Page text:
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Study23 Group Title

PLEASE HELP! (Waiting for an hour..._) Find an equation of the tangent line to the curve at the given point?? \(\ \Large \frac{x^2}{16}-\frac{y^2}{9} =1\) \(\ \Large \text{The point is: } (-5, \frac{9}{4}) \). PLEASE HELP!

  • one year ago
  • one year ago

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  1. jaersyn Group Title
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    what math are you in?

    • one year ago
  2. Study23 Group Title
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    AP Calculus BC

    • one year ago
  3. jaersyn Group Title
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    what's "BC"

    • one year ago
  4. Study23 Group Title
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    It's just a level of calculus.... I need to find the derivative of this equation...

    • one year ago
  5. jaersyn Group Title
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    solve for y and take the derivative?

    • one year ago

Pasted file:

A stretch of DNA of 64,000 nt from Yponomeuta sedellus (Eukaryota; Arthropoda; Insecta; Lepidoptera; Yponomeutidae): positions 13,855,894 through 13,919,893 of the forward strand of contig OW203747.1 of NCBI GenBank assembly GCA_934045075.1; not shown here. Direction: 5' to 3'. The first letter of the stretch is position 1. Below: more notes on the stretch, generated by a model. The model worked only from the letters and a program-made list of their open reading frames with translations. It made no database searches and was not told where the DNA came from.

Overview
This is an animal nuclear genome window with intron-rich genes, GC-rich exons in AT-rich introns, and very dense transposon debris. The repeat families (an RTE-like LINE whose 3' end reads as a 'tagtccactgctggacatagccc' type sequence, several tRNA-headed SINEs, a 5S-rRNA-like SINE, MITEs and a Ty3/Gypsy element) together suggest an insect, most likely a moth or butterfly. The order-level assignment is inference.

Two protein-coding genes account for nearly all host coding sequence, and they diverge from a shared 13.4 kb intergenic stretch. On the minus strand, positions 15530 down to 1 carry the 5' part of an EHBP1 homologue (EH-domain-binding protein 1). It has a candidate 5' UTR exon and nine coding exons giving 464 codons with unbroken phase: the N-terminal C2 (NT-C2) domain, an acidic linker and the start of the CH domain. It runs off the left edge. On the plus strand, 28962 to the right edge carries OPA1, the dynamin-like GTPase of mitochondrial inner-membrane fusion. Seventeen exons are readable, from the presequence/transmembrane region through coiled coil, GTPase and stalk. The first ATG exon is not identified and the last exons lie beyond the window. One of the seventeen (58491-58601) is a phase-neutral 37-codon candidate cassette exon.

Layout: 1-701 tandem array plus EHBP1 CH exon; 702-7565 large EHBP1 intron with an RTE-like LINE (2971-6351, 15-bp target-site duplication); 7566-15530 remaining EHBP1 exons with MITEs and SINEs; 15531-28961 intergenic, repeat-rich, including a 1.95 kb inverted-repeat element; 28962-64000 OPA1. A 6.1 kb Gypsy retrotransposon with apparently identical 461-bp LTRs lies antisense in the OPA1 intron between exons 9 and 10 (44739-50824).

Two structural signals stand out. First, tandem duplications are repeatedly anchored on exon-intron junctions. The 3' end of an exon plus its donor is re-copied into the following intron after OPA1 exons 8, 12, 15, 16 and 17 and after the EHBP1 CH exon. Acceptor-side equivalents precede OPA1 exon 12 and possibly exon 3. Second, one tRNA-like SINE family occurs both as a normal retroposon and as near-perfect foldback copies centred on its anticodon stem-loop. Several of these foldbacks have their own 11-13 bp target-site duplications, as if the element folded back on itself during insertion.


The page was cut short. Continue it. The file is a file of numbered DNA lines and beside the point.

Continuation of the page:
6. Study23 Group Title
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    This section involves implicit differentiation

    • one year ago
  7. jaersyn Group Title
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    ohhh

    • one year ago
  8. satellite73 Group Title
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    did you take the derivative?

    • one year ago
  9. Study23 Group Title
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    No I'm still stuck on this problem!!

    • one year ago
  10. Study23 Group Title
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    I don't know how to with those fractions

    • one year ago
  11. satellite73 Group Title
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    the derivative of \(\frac{x^2}{16}\) is \(\frac{x}{8}\)

    • one year ago
  12. Study23 Group Title
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    Really? Wouldn't the 16 become a zero?

    • one year ago
  13. satellite73 Group Title
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    and the derivative with respect to \(x\) of \(-\frac{y^2}{9}\) is \[-\frac{2y}{9}y'\]

    • one year ago
  14. satellite73 Group Title
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    no it is a constant, think \[\frac{x^2}{16}=\frac{1}{16}x^2\]

    • one year ago
  15. Study23 Group Title
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    Am I just using power rule here? I don't need to use quotient rule (that's what I was thinking...?)

    • one year ago
  16. Study23 Group Title
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    @satellite73 I've been getting mixed answers from people. When do I know when I take the derivative of y to have yy' versus just y'???

    • one year ago
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